Darren Koch, former state election campaign director, told Green Left that the Coulter leadership was trying to suggest that the split was about personalities, and particularly about Janet Powell's inability to work with other Democrat senators, but the issues were primarily political. "They know we are radicals, and they were working against us. It is no accident that the mainstream media is promoting the angle on the resignation pushed by the conservative Coulter leadership."
Matters were brought to a head when Coulter's supporters began to work against the re-selection of Janet Powell for the Senate ticket in the next election, according to the former Democrats. When it became clear that many others would follow Powell out, the prominent figures, especially the candidates, received promises of support and top positions on the Senate ticket if they would stay with the Democrats. "This decided the matter for me", said Craik. "We were talking about a 'new politics' in public and here was the dirty 'old politics' being used once again. I knew then that this was the end of my time in the Democrats."
While Senator Sid Spindler, a Democrat who has been associated with the reform and alliance-building efforts of the Victorian division, is remaining in the party, the Democrats appear finished as a force in this state.
One of the few state officials left is newly elected state president (and candidate for Melbourne) Bryce Vissel. He also appears to have decided to stay in the party despite "being with us in policy" according to Paas, Craik and other ex-Democrats. Vissel has made no statement on the split and was uncontactable during the week. All statements on behalf of the Democrats in Victoria were made by Vince Mahon, a state vice-president and a worker in Senator Coulter's office.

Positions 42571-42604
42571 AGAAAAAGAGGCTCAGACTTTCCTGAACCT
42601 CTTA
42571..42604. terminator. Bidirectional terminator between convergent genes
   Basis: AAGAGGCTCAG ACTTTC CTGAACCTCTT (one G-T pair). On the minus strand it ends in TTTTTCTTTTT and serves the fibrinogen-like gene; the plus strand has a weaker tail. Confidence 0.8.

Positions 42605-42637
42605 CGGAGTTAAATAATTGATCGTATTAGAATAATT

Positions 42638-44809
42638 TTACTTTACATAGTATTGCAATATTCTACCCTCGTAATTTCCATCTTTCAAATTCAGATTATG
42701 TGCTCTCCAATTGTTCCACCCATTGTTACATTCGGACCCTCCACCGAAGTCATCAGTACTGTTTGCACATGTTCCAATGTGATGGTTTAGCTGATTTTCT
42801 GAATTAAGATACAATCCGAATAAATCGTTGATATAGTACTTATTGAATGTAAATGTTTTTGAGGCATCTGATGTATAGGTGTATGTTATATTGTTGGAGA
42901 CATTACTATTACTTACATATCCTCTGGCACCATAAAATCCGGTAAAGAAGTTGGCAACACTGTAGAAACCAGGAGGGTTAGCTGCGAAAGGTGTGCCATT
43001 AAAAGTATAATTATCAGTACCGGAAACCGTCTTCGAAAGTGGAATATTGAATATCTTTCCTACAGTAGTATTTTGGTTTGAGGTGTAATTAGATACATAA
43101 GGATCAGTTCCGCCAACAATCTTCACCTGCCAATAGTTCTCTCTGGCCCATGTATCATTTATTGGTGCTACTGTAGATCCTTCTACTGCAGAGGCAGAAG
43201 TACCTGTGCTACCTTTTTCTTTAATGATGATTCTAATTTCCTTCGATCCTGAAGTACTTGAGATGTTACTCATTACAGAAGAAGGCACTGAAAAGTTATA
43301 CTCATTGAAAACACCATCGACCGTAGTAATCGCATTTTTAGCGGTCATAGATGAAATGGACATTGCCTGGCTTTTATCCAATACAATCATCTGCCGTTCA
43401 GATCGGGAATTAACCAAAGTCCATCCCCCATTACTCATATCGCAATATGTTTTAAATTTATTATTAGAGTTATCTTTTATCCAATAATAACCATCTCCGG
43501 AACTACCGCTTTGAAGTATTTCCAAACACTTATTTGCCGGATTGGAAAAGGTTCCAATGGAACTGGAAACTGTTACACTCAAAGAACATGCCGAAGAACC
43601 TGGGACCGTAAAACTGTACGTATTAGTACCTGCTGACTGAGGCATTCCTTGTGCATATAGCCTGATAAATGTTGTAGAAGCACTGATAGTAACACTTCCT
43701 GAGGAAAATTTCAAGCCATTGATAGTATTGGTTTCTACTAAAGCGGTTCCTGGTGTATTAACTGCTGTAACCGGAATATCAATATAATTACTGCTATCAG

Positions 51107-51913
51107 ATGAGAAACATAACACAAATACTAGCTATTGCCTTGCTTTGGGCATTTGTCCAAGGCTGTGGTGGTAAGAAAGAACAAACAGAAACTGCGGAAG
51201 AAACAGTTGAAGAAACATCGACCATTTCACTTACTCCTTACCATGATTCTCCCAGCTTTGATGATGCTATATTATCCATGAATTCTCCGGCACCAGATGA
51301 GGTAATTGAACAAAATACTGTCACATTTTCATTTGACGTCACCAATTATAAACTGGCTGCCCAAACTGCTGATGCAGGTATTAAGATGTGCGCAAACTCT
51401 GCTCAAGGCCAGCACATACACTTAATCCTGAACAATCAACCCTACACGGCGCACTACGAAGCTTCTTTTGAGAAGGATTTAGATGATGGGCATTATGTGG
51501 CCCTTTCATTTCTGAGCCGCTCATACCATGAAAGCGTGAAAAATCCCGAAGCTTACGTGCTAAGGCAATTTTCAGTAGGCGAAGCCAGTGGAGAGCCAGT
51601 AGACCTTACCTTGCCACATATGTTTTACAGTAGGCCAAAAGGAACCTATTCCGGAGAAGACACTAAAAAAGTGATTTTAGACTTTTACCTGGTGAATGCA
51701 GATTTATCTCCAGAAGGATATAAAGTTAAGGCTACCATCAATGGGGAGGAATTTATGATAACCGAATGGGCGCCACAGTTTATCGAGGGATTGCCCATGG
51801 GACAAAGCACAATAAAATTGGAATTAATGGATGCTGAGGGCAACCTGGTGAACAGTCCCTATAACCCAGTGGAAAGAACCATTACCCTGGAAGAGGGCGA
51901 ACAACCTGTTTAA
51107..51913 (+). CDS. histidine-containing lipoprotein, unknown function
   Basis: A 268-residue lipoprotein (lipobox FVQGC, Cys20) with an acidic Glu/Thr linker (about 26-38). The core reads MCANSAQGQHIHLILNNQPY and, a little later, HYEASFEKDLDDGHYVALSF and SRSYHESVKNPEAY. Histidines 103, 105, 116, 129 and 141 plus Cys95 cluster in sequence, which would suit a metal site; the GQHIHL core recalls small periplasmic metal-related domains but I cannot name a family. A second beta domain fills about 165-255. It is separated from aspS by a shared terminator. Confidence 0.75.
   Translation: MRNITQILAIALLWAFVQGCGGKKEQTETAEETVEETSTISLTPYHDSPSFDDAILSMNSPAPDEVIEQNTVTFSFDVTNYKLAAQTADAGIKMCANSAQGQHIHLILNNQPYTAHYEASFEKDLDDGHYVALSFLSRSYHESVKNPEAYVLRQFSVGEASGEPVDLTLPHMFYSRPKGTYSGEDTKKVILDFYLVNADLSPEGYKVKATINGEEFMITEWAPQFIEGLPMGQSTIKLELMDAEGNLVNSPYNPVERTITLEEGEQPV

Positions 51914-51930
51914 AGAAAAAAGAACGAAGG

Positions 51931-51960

Other prominent Democrats who announced their resignations in the week following Powell's departure were state treasurer Frank Fichera (also candidate for the upper house seat of West Melbourne), campaign treasurer and senior vice-president Jill Leisegang, candidate for Clayton Bryan Rogerson, candidate for Altona Peter Haberacht and Gavin Wittington.
"Basically, apart from a few good individuals, all that is left in the Victorian Democrats is a right-wing rump", said Koch. "The candidates who left the party will run as independents in the state election and will work with other green and progressive forces."
Paas, Craik, Peak and Koch were all open to working with other forces and expressed interest in the plans by the Green Political Network to establish a branch of Bob Brown's national Green Party in Victoria later this year. But all said that they had not been approached to join Brown's group and would be cautious about joining another party so soon.
"We've had months of inner-party politicking and we are sick of it", said Peak. "We'll be happy to work with other progressive people for the state elections and beyond that. But at this stage most of us would prefer to work in broad and less formal coalitions. While in the Democrats we were constantly frustrated in our attempts to build relations with other groups; now we feel that constraint has been lifted. No-one is going to tell us who we are not to talk to."